Math Modeling Results Prove Students' Skills

Feedback from mathematicians, math educators and professionals in math-related fields added up to a strong showing by Asbury University students that participated in the math modeling competition this spring.

The results have just come in from the event in February, where seven teams of Asbury students tackled real-world problems over the course of a weekend. They wrote papers describing their solutions and sent them off for evaluation.

In the Mathematical Contest in Modeling (MCM), Asbury’s teams competed with 2,775 teams from 16 countries. Laura Hochstetler, Katie Kaminski and Nathaniel Winckler scored in the top 13 percent, earning a “Meritorious” designation. Two other teams — Matias von Bell, Scott Brabon and Laura Smith; and Keri Eustis, George Lytle and Kaity Bradley — received an “Honorable Mention.” The Interdisciplinary Contest in Modeling received entries from 735 teams in four countries, and Asbury’s team of Stephanie Lawrence, Rebecca Gaul and Zach Whelchel was rated “Meritorious.”

“By cramming the project into three days, we really got to fully immerse ourselves in the world of our modeling problem,” Whelchel said. “We learned how build concrete solutions to a very subjective problem.”

Sophomore Laura Hochstetler was the only member of her team who had participated in a math modeling competition before — experience that proved important for finding a good pace in the push to develop a solution, work out the math and write the paper, she said.

“The tight deadline created a space for intensive focus and concentration,” Hochstetler said. “Before the modeling competition, I had never focused exclusively on one thing for that length of time, and I enjoyed discovering just how rewarding that can be. Another benefit I found in the compressed time frame of the competition is that it stresses an altogether different set of valuable proficiencies than those our professors can emphasize in a classroom setting. Mathematical competence is needed for the competition, but the time deadline also leads to a focus on efficient collaboration among team members, quick prioritization and time management, and integrity while under pressure.”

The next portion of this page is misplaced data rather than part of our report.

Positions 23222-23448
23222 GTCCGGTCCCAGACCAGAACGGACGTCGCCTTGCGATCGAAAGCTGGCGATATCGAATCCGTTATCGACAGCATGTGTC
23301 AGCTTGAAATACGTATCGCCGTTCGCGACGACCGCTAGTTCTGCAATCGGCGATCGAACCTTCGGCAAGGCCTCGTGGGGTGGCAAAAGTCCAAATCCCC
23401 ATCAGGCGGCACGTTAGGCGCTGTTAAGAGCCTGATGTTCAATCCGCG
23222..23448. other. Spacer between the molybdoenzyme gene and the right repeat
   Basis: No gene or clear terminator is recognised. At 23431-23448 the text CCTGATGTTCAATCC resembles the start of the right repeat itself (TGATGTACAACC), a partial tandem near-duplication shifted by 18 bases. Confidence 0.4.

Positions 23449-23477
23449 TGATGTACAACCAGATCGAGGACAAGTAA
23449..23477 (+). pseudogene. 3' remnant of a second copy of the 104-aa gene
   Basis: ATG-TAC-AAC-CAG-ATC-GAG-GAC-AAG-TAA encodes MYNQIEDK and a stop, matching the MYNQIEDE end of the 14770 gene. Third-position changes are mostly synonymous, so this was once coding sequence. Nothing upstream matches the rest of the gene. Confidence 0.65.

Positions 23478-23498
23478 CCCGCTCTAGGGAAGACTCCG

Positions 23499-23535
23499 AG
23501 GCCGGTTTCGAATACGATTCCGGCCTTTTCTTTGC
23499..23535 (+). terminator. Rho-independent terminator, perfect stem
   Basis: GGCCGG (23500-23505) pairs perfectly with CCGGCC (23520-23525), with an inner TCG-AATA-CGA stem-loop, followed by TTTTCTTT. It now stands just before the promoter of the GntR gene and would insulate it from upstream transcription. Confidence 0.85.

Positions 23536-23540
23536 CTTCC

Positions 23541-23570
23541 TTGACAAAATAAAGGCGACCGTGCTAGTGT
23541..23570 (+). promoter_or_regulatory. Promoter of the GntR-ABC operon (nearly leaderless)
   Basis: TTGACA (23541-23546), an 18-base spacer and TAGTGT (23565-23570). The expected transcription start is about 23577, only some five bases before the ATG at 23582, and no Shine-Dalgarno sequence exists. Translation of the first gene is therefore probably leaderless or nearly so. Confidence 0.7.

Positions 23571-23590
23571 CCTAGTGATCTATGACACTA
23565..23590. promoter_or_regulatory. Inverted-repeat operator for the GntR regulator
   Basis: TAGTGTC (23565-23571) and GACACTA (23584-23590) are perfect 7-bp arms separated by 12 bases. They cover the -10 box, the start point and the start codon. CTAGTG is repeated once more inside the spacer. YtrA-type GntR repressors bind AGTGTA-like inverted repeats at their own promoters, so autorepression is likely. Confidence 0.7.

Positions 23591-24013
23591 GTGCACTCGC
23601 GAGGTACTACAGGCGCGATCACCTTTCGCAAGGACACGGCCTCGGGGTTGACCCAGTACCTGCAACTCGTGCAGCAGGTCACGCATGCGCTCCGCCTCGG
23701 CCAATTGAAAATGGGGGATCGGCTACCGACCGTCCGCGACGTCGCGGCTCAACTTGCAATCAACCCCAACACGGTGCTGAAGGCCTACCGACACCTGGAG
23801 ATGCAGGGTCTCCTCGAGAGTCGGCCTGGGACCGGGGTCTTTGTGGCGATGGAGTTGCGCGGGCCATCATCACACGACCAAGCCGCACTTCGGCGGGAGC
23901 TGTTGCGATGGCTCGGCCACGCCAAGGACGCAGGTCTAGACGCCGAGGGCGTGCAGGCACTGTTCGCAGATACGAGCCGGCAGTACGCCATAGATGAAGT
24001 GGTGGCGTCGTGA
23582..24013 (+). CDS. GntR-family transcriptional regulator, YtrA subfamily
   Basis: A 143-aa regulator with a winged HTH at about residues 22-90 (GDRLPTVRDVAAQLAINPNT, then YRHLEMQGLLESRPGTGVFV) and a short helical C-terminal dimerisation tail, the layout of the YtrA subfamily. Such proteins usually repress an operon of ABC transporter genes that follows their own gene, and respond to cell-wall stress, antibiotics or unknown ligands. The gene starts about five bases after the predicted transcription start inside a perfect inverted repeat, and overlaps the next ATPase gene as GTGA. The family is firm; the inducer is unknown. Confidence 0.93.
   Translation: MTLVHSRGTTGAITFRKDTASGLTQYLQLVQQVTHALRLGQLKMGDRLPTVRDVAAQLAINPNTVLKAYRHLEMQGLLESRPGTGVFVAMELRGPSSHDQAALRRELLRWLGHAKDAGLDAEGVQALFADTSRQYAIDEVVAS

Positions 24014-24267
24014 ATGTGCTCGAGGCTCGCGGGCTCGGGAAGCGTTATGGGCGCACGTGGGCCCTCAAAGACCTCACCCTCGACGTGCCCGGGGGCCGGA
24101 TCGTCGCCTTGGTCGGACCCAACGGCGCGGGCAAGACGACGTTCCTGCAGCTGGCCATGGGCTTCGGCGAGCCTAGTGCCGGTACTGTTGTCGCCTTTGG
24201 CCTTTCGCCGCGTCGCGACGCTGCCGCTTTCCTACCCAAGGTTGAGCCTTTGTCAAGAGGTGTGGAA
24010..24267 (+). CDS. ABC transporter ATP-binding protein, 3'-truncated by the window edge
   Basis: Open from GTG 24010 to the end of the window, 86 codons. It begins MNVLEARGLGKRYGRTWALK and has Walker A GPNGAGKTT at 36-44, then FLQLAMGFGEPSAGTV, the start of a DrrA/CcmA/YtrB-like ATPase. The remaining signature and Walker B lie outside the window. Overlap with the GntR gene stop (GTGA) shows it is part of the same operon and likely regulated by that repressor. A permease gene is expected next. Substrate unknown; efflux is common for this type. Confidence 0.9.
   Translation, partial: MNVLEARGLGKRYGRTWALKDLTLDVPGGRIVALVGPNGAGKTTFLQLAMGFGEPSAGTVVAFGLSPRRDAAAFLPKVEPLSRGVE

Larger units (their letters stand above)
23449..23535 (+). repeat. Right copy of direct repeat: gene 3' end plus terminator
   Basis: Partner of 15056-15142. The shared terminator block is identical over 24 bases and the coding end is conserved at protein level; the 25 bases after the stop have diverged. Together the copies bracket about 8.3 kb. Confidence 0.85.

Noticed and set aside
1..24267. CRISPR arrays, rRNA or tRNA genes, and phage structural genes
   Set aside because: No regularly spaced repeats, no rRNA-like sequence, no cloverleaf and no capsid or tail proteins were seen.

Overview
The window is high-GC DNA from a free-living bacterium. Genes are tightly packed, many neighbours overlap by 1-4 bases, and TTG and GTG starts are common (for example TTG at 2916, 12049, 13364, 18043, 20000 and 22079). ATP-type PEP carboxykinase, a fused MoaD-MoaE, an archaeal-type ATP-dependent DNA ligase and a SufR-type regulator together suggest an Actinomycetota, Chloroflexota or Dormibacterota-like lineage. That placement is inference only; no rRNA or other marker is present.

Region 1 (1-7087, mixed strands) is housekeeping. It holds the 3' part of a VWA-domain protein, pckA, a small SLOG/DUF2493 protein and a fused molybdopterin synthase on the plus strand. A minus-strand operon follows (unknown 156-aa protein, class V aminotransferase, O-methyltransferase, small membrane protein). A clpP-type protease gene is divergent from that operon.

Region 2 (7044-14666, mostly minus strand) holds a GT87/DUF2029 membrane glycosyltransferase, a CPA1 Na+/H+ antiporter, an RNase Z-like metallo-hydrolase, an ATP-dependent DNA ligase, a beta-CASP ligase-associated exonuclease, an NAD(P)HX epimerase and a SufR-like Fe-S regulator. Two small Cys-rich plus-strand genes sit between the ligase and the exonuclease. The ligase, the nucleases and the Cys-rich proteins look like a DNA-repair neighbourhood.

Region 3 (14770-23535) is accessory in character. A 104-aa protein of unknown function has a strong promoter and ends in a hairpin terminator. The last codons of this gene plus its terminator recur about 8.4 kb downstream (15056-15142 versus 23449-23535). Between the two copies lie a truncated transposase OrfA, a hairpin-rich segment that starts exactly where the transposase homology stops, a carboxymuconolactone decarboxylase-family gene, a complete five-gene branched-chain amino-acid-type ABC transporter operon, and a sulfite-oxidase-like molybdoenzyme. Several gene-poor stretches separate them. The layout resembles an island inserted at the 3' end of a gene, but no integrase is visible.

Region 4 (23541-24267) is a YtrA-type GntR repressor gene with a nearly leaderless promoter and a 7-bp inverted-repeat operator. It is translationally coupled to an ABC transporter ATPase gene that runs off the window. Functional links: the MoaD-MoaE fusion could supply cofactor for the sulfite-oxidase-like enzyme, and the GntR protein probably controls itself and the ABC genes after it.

Each team presented their math modeling papers at the annual meeting of the Kentucky chapter of the Mathematical Association of America in March. The presentations not only provided good opportunities for the students to develop communication skills, but they also garnered positive feedback from mathematicians at other schools, said Dr. David Coulliette, Asbury’s mathematics department chairman.

“The results of this contest, along with other assessment measures, indicate that Asbury has an extremely strong math program,” Coulliette said. “We have a wonderful group of students who work hard and play hard together.”

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